Introduction: Arduino CNC Machine From Salvaged PC Parts
I built this CNC Machine using parts I had from an old personal computer. Using the power supply and an assortment of DVD drives, along with an Arduino and a few motor controllers, I was able to easily put everything together. While this CNC Machine only allows for 2-axis control, building a 3-axis machine in a similar fashion is possible (check out this Machine built by Tinkernut).
This project cost me a total of just 15$, but it may cost you a little more based on whether or not you already have certain parts.
Without further ado, lets get started.
Step 1: Materials
You will need:
Easy driver (x3)
CD Drives (x2) - (3 if you are planning on building a 3-axis machine)
PC that can run GRBL and Xloader
Step 2: Building the Body
We are using the CD Roms because they come with stepper motors and an axis to move them along. This makes them perfect for our uses. To begin, tear apart the CD Roms, and solder a group of 4 wires atop the motors. Once that's done, assemble the body using the CD ROM plates as bases. Use Duct Tape or Glue to attach both plates together and then attach the stepper motor assembly on top of each one. Ensure that everything is facing the same direction as the pictures provided up top.
In order to secure the pen and the cardboard base, I used superglue, a wine cork, and a rubber pen grip. The pin would simply slide into the rubber grip anytime I wanted to use the machine. The cardboard base was made using a cereal box. There aren't any specific dimensions, but just ensure it is smaller than the CNC Machine's base.
Once you've finished with that, you are ready to move on to the next step.
Step 3: The Electronics
I decided to use a breadboard instead of soldering the electronics in. This made it easier as I had to attach only one large assembly onto the side of the machine, rather than multiple smaller ones. Additionally, I could use the parts for another project if I wished to do so.
Begin by placing 2 Easy Stepper Motor Drivers on the breadboard, and connect both your stepper motors to the 4 pins on the driver. Connect the Y-Axis driver's pins to GND, 3 and 6 on the Arduino. Connect the X-Axis driver's pins to GND, 2 and 5. Finally, connect the GND and + pins to the + and - pins on the breadboard. We'll cover the power supply in the next step.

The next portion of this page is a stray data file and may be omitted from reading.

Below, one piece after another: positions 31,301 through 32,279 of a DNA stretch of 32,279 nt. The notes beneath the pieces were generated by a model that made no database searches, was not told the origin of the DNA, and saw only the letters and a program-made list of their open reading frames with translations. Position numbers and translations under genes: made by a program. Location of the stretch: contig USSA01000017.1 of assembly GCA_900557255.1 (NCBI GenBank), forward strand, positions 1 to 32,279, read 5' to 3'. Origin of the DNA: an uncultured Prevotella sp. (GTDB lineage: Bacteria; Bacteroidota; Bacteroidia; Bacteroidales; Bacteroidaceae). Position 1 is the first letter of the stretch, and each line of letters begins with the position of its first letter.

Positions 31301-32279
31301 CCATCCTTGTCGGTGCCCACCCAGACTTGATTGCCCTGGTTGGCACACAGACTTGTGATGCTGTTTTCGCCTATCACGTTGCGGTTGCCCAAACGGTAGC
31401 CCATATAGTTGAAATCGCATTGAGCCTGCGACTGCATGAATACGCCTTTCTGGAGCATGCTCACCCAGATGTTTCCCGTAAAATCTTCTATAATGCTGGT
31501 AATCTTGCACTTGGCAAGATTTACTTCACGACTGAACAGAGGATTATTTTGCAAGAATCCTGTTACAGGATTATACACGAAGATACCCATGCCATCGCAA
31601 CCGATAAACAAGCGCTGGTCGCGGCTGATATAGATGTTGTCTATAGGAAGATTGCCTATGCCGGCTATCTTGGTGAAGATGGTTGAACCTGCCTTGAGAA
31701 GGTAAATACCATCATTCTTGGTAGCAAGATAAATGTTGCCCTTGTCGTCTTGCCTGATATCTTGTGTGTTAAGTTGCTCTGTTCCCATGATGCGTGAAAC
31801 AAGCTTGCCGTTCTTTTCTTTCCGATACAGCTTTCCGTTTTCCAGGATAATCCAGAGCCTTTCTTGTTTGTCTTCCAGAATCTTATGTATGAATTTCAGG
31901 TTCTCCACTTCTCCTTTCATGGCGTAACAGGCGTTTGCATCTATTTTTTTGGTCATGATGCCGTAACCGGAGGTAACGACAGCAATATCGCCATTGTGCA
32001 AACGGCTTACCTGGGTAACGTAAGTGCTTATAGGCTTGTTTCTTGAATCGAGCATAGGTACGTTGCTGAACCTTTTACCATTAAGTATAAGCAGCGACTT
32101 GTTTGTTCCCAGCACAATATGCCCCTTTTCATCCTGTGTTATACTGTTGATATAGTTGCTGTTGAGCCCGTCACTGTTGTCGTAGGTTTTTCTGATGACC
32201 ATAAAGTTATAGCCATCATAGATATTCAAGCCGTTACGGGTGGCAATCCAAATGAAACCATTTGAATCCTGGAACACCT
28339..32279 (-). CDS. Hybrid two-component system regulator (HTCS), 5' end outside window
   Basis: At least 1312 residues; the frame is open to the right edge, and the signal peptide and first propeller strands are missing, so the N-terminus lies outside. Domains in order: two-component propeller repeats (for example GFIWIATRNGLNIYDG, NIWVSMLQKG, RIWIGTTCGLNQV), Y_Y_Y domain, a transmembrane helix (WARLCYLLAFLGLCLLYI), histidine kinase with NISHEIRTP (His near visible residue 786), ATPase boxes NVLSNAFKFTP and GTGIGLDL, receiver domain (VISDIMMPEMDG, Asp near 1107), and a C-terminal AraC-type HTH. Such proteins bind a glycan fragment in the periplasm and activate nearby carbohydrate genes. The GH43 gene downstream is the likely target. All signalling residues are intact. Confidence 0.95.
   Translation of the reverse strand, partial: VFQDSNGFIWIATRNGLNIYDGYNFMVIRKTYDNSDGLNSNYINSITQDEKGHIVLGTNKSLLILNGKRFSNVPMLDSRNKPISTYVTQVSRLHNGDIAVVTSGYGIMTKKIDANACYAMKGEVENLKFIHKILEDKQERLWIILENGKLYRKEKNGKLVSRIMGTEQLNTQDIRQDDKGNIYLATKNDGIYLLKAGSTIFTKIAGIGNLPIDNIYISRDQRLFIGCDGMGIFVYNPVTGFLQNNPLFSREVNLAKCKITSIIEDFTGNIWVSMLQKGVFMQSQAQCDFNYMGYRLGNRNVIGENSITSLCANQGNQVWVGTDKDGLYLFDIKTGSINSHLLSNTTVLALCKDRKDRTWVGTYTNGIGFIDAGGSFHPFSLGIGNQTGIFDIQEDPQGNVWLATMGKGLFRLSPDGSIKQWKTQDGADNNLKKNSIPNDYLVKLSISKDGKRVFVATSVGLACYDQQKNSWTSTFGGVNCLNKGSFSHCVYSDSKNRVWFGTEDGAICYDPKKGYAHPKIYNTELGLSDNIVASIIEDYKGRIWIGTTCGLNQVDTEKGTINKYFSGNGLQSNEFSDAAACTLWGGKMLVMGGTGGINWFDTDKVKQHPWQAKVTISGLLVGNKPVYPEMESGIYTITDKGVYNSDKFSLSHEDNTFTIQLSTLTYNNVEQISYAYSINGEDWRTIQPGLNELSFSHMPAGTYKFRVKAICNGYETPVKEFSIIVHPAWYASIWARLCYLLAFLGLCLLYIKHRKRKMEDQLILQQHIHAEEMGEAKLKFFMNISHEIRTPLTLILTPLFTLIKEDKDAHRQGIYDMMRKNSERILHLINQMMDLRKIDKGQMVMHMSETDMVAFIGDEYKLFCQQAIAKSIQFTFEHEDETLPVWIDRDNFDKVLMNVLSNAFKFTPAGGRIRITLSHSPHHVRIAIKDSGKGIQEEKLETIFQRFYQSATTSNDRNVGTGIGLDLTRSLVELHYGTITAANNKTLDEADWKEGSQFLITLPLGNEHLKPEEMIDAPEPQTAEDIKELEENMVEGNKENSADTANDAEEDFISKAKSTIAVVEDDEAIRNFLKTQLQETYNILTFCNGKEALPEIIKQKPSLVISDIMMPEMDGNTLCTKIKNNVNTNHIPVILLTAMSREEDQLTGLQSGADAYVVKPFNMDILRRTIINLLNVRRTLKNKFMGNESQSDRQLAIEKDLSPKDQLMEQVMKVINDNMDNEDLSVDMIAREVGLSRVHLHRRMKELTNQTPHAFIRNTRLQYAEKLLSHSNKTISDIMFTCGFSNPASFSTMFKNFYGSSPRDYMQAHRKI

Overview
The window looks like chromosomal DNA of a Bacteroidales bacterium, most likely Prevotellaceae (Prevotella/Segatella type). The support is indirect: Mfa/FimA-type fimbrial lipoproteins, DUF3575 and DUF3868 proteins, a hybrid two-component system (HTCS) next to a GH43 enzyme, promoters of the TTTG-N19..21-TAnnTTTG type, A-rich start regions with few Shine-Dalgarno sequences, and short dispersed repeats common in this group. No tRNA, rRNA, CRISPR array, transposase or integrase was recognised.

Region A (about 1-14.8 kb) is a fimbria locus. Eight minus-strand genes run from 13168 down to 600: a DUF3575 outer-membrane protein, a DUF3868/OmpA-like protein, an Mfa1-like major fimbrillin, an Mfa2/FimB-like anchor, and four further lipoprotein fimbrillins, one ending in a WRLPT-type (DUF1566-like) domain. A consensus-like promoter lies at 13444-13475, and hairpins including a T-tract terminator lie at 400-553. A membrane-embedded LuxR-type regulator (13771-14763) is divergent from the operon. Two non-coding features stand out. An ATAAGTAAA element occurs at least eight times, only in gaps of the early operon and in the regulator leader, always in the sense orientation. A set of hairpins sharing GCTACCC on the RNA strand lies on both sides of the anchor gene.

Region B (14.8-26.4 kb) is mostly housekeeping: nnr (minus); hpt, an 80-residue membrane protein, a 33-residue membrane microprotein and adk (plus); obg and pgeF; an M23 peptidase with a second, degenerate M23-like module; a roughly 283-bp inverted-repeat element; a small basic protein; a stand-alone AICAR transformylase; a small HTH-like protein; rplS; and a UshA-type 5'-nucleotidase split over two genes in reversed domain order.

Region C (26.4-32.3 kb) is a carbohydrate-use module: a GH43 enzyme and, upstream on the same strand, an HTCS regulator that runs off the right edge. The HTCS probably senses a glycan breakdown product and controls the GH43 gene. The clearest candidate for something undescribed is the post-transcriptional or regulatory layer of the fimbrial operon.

Step 4: Power Supply
Using a computer power supply allows for a neater package and lets us use our old PC's to the fullest extent, but you may use an alternative if you feel as though this is overkill. If you do choose to use the power supply, check out the diagram at the top for the connections. There are 24-pin connectors and 20-pin connectors, of which I'm using the 20-pin connector. Simply use jumper wires to make the appropriate connections and attach the GND and +5v to the breadboard's + and - rails.
Once you've connected everything, place your CNC Machine atop the power supply and tape everything together.
Be careful while completing this step as Power Supplies can be dangerous.
Step 5: Programming Your Arduino
CNC Machines use a language known as G-Code in order to operate. We'll need to download a G-Code interpreter known as GRBL first. Download the GRBL hex file at this link, making sure it is the appropriate version for your Arduino. Then, using a program known as XLoader, which you can download here, select the GRBL hex file and upload it to your Arduino, ensuring it is connected to the correct COM Port. Once that is done, your Arduino should be able to run G-Code easily.
All we need to do now is get it to draw pictures. A software known as GRBL controller can help with this. Download it at this link. Once you've done that, you'll notice that you can easily control your Arduino by either uploading existing G-Code files or by using the controls on the app. While playing with the controls can be fun, drawing existing shapes is difficult. We can do that by creating G-Code files using makercam. You can insert SVG images of your choice or draw shapes easily using the tools provided on the site.
Step 6: Done!
Congratulations, you've built your Arduino-controlled CNC Machine! Thanks a lot to Tinkernut for providing the inspiration for this project. I hadn't initially planned on making an Instructable for this project, but the interest I received at MakerFaire Bay Area (where I presented the project nearly 2 years ago) prompted me to do just that. Hopefully you had some fun with the project, and be sure to check out my video above to see if you got it working right.